ern Scholarship." ESQ, XVIII (i960), 23-26. More 
in the symposium. 

Shuman, R. Baird. "Thoreau 's Passage on the 'Fro- 
zen-Thawed' Apple." ESQ,XVIII (i960), 34-5. A 
hitherto unknown 1-page draft of a portion of "Wild 
Apples" reveals some minor word variations. 

Sibley, Celestine. "Thoreau Spoiled Work Plans at 
Cabin." BUFFALO COURIER EXPRESS. July ?, I960. T. 
is used to justify loafing on a vacation. 

Smith, Edwin S. "A Thoreau for Today, II" MAINSTREAM 
XIII (May, I960), 42-55. Second part of an extend- 
ed discussion of Thoreau's significance today. 

(I960), 42. Reprinting of obituary of 1876. 

Strauch, Carl F. "The Essential Romanticism of Tho- 
reau's WALDEN." ESQ, XVIII (i960), 21-23. Another 
essay in the symposium. 

Teale, Edwin Way. "Thoreau y el Reinado del Tierapo" 
EL PLATA (Montevideo, Uruguay). June 28,1959. Tho- 
reau Society 1953 presidential address trans, into 
Spanish by V. Munoz. 

Urzidil, Johannes. "Henry David Thoreau oder Natur 
und Freideit." CASTRUM PEREGRINI, XXX (1956), 13-31. 

SELECTIONS. Chicago: Great Books Foundation, 1954. 


PR0P0S PAR LEON BAZALGETTE. Paris: Rieder, 1921. 
Includes "Life without Principle," "Civil Disobed- 
ience," "Slavery in Massachusetts," etc. 


Uruguay: Ediciones Voluntad, I960. "Slavery in Mass- 
achusetts" trans, in Spanish by Vladimir Munoz, with 
an intoduction by Walter Harding. 

TAD. Buenos Aires, I960. A translation into Span- 
ish of Oscar Cargill's H.D.T. : SELECTED WRITINGS 

. "Of Books and Their Titles." Edited by R. 

Baird Shuman. ESQ, XVIII (I960), 26-34. First ac- 
curate transcription of one of T's college essays 
with a facsimile of the MS. 

. OPERA SCELTE. Venezia: Neri-Pozza. 195?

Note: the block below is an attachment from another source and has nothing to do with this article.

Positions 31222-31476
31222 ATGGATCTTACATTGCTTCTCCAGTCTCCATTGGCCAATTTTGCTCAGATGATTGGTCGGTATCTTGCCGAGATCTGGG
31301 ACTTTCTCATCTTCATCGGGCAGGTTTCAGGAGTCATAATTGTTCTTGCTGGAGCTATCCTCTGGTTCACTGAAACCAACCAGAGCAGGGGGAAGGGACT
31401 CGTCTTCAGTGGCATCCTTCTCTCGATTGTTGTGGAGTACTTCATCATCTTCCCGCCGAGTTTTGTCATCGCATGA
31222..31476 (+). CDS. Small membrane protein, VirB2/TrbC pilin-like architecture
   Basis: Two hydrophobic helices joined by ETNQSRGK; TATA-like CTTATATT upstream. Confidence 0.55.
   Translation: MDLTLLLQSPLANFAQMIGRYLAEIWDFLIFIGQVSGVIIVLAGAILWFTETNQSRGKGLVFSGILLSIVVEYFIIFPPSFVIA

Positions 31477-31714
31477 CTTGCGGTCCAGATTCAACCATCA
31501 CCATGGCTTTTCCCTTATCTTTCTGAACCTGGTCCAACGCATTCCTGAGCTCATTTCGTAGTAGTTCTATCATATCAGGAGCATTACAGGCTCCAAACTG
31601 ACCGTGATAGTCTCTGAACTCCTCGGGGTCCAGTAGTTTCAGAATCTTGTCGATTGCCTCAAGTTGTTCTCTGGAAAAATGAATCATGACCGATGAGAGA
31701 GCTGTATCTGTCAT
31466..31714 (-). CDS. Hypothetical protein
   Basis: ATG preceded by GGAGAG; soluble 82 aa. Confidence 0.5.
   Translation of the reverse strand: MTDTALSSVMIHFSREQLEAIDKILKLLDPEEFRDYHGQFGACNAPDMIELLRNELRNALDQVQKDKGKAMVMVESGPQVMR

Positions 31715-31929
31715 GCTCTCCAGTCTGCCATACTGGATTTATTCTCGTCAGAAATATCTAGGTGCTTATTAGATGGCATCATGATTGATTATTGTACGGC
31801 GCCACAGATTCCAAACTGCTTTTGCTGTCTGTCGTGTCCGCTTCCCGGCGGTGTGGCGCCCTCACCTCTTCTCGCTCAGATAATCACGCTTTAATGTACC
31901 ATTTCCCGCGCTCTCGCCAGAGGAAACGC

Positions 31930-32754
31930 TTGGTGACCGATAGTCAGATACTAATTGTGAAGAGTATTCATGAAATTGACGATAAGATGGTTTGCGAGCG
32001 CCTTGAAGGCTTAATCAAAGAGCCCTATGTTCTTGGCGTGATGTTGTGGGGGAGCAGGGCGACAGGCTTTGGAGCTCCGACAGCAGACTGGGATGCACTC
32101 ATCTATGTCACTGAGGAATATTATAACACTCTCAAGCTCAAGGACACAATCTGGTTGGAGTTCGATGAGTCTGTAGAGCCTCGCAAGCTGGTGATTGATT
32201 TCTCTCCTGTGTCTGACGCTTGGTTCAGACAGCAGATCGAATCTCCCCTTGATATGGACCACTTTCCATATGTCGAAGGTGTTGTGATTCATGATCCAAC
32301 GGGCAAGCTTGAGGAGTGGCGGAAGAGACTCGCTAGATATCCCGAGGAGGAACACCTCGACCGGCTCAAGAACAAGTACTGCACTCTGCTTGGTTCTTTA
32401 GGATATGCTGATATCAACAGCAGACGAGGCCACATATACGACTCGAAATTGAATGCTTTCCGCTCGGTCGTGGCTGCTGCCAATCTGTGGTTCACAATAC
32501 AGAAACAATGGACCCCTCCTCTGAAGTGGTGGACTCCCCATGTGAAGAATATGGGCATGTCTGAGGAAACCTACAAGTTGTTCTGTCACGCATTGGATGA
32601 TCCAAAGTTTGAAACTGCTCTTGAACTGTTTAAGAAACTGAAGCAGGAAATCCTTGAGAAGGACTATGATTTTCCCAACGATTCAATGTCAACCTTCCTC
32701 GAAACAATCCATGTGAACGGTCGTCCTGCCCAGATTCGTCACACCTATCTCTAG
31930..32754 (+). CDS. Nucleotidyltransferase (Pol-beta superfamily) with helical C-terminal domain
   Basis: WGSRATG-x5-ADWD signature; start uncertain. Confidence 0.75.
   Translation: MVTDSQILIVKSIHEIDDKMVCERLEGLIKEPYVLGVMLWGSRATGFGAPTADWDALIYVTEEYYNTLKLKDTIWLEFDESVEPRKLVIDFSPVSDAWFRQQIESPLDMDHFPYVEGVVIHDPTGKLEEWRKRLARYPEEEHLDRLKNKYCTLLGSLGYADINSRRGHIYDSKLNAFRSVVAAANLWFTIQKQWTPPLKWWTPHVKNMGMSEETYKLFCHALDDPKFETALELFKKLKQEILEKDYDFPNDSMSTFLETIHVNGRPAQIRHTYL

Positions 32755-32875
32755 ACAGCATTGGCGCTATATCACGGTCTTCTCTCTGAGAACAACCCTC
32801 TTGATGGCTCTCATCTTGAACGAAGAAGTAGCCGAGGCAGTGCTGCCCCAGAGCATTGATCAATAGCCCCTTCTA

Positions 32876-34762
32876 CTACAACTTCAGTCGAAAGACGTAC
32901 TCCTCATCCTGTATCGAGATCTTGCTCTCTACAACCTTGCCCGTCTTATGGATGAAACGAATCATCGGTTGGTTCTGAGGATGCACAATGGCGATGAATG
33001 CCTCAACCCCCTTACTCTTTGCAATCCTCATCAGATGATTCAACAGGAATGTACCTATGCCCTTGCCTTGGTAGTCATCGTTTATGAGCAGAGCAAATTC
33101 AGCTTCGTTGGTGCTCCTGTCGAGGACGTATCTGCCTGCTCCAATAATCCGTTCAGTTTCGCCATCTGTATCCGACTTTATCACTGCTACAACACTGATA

Trans, into Italian by Piero Sanavio. xlv, 642pp. 


Volkman. Review. VOLUNTAD. Aug. I960. 


Paramdham Vidyapith, 1957. (2nded.). 11,86. "E- 
conomy" from WALDEN trans, into Hindu by Vaman J. 

. "To Edith." Edited by Kenneth W. Cameron. 

ESQ, XVIII (I960), 40-41. First publication of a 
hitherto unknown poem by Thoreau. 


Pattlock, 1946. 55PP. Trans, of "Friendship." 

. "Vida sin Principios." VOLUNTAD, IV (May, 

I960). Trans, of "Life without Principle" into 
Spanish by V. Munoz. 


Joseph Wood Krutch. New York: Libra Collection, 
I960. 297pp. $13.75. One of the most beautiful 
editions of WALDEN ever published. Large pages; 
large, clear print; illustrated with 24 woodcuts 
from the ancient Chinese drawing manuals of the 
Mustard Seeds Garden studio — woodcuts that mirror 
exactly the strength s nd simplicity and beauty of 
the text itself; bound in a beautiful, rough-finish 
green cloth, and doubly boxed. It is hard to imag- 
ine a more beautifully conceived edition. The pre- 
face by Mr. Krutch is brief, but very much to the 
point. Scholars however will be disturbed by the 
fact that the "complemental verses" at the end of 
the first chapter have been omitted and that the 
text itself perpetuates sone of the errors that 
have crept into printings since the first edition. 
The Same. Trans, into Spanish by J.Garate. 
Review. VOLUNTAD. Sept. I960. 

. The Same. Edited with n^tes by H. Demizu. 

Tokyo: Kairyudo, 19//. 177pp. Selections. 

. A WRITER'S JOURNAL. Selected and edited 

with an introduction by Laurence Stalpleton. New 
York: Dover, I960. 234pp. $1.55. An anthology of 
selections from Thoreau's JOURNAL with particular 
emphasis upon his comments on writing as an art 
and with several long sequences not hitherto avail- 
able in anything but the full JOURNAL. A percep- 
tive introduction concentrating on Thoreau's inter- 
est in "relatedness" — the tieing together of the 
phenomena of the universe. 
Wheeler, Ruth R. "Ts?ac Hecker and Concord." CONCORD 
JOURNAL. May 5, I960. Including his stay with the 
Thoreau s. 
Whicher, Stephen. "An Appointment in American Lit- 
erature" COLLEGE ENGLISH, XXI (May, i960), 466-9. 
Includes some pleasant spoofs on current Thoreau 
White, William. "Three Unpublished Thoreau Letters" 
Prints fuller texts of the letters of Sept. 25, 
1843 from Margaret Fuller; of April 13, 1855 and 
Aug. 8, 1855 to George William Curtis. 
House Changes." Feb. 2, I960. Photograph of Wor- 
cester house where Thoreau often visited Theo 

The Thoreau Society Inc. is an informal organiza- 
tion of students and followers of Henry David Tho- 
reau. Officers of the society are Prof. Carl Bode, 
College Park, Md. ; Mrs. Gladys Hosraer, Concord, Mass. 
vice-president; and V/alter Harding, secretary-treas- 
urer. Annual membership is two dollars; life mem- 
bership, twenty-five dollars. Communications con- 
cerning membership or publications should be address- 
ed to the secretary: 

Walter Harding 

State University College of Education 

Geneseo, New York.